Mimicry by Lyrebird

To: <>
Subject: Mimicry by Lyrebird
From: Syd Curtis <>
Date: Tue, 10 Apr 2007 23:30:10 +1000
"Bob Dawson"   Tue, 10 Apr 2007, wrote:
> One other story I have heard but have no conirmation of is Lyrebirds in the
> Blue mountains still doing steam trains in an area where there have been no
> steam trains for 50 years or more. This would be an example if true of birds
> in the wild doing a mechanical sound and also passing it from generation to
> generation.

Superb Lyrebirds appear to do a pretty good "imitation" of a puffing steam
loco.   Alas, it is only co-incidence: one of their own vocalisations just
happens to sound that way.

In "The Vocal Displays of the Lyrebirds (Menuridae)", Robinson & Curtis,
"Emu" vol 96 pp 258-275, Norman is describing Superb Lyrebird vocalisations:

In all places where recordings of the vocal display were obtained, six
signals specific to Superb Lyrebirds were identified within a continuous
stream of mimicry.  Three of these signals may be described as songs and the
remainder as calls in terms of the definition adopted by Baylis (1982).
Much of the vocal display was accompanied by visual display.  These six
signals were Territorial Song, two Plik Songs, Mating Clicks and two alarm
calls; they are described as follows:

Territorial Songs ...

Mating clicks.       Following those recognition signals visual display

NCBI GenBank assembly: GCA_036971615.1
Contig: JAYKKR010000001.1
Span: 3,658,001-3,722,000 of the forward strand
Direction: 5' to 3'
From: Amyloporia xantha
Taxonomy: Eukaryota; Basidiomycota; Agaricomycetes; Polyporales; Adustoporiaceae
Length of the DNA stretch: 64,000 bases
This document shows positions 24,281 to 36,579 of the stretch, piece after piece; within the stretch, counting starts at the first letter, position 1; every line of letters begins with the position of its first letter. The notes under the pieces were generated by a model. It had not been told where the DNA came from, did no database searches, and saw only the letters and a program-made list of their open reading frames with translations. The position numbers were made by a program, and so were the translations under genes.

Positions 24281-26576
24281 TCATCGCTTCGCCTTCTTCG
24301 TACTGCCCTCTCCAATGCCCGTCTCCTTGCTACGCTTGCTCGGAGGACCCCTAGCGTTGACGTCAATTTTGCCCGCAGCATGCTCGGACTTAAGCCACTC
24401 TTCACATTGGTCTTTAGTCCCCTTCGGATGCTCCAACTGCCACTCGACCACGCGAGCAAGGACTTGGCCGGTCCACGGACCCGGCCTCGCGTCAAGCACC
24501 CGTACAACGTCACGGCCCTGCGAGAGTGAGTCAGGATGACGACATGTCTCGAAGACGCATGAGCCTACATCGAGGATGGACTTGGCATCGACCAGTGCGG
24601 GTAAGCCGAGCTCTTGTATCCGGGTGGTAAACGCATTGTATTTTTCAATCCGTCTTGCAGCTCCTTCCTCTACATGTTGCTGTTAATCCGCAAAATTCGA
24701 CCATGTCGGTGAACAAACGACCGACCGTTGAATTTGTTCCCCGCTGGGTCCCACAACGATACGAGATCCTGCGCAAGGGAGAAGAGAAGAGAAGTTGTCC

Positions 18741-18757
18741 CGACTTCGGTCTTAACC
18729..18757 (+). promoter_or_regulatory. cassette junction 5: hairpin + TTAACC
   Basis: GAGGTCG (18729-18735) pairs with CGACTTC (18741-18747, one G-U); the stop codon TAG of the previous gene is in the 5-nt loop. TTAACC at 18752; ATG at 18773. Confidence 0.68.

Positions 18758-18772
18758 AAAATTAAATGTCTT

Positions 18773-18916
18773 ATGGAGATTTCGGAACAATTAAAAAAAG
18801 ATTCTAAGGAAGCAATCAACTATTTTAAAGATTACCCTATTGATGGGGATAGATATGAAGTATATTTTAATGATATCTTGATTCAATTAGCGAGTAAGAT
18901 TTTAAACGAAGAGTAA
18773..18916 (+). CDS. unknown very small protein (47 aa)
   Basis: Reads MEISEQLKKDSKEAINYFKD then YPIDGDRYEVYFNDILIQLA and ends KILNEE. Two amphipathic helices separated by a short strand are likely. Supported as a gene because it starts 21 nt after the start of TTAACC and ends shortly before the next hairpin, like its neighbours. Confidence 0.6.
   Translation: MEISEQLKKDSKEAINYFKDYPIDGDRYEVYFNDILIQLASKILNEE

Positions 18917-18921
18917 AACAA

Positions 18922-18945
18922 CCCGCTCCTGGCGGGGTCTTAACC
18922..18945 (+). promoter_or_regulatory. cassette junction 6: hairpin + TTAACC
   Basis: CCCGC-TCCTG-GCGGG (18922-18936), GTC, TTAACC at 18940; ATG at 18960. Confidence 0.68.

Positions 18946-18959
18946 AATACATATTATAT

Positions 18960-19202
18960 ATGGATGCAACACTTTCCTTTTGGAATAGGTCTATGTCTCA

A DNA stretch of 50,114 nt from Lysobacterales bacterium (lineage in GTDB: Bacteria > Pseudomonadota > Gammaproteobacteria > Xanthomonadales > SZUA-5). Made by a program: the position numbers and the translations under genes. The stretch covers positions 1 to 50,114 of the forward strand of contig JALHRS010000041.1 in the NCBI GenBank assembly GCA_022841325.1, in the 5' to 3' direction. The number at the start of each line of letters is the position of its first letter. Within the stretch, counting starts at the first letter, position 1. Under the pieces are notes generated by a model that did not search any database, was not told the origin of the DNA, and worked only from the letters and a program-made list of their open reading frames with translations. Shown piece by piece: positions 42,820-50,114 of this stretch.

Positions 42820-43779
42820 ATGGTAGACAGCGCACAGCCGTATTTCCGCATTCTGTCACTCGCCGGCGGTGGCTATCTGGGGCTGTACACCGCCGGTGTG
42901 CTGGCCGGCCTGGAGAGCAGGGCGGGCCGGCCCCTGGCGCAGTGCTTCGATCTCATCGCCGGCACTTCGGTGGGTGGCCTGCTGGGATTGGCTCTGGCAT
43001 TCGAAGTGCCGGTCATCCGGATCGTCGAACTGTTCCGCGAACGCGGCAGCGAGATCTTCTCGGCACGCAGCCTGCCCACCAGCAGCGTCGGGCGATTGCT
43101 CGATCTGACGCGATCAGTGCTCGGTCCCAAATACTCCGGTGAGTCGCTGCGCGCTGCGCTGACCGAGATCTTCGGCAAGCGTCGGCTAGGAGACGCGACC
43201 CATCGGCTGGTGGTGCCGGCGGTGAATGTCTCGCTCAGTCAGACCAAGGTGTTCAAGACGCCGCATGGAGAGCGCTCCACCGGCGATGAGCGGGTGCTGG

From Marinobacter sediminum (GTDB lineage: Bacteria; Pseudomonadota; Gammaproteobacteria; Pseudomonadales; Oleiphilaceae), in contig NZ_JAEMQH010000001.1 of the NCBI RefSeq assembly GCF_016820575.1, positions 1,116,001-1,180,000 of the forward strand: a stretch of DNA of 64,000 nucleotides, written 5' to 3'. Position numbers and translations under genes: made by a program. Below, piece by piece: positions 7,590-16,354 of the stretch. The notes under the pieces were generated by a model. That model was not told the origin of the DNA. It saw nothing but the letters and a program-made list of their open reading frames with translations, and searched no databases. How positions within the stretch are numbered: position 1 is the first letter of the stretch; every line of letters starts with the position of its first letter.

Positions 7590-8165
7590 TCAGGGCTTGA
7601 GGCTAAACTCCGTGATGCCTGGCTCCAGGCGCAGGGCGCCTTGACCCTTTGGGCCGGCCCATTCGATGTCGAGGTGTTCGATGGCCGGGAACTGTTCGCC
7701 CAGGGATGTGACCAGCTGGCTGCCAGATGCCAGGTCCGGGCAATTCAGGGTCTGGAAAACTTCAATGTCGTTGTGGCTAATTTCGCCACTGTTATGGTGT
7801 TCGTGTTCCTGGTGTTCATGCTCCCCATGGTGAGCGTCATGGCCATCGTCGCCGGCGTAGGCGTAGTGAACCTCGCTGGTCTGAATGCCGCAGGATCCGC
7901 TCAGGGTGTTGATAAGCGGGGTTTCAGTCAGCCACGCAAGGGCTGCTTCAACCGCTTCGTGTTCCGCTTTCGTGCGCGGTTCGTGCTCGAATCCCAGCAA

increased in intensity and was accompanied by very soft mimicry followed by
a series of clicking sounds that preceded copulation.  Following copulation
two further calls may be given as an epilogue to the display.  They consist
of "ruff ruff ruff" repeated several times, followed by a loud "Baaaaarr".
They do not occur during the display and their meaning is unclear.

[The Baylis reference is to "Avian vocal mimicry: its function and
evolution" at p 51 in Vol. 2 of  "Acoustic Communication in Birds", Academic
press, New York)

The "ruff ruff ruff" call can be remarkably like the puffing of a steam
loco.   But Norman's (CSIRO) major study on lyrebirds was done in
Tidbinbilla N P in the ACT.  There never have been steam locos that they
could hear.    

My research has been mainly with Albert's, but I was once only about 5
metres from a Superb 'doing' the ruff ruff call.  I could see just the tips
of his tail feathers over a fortuitous bolder that concealed me from his
(their?) sight.  This was at Mt Ainsley on the western side of the Blue
Mountains.  I had been told that there was once an oil shale mine at Mt
Airly, serviced by a tram-way, and I seriously wondered if there had been
steam locos and this was a culturally transmitted imitation of a puffing
loco.  Norman explained the situation when I reported my experience to him.

Remarkable birds, are they not?




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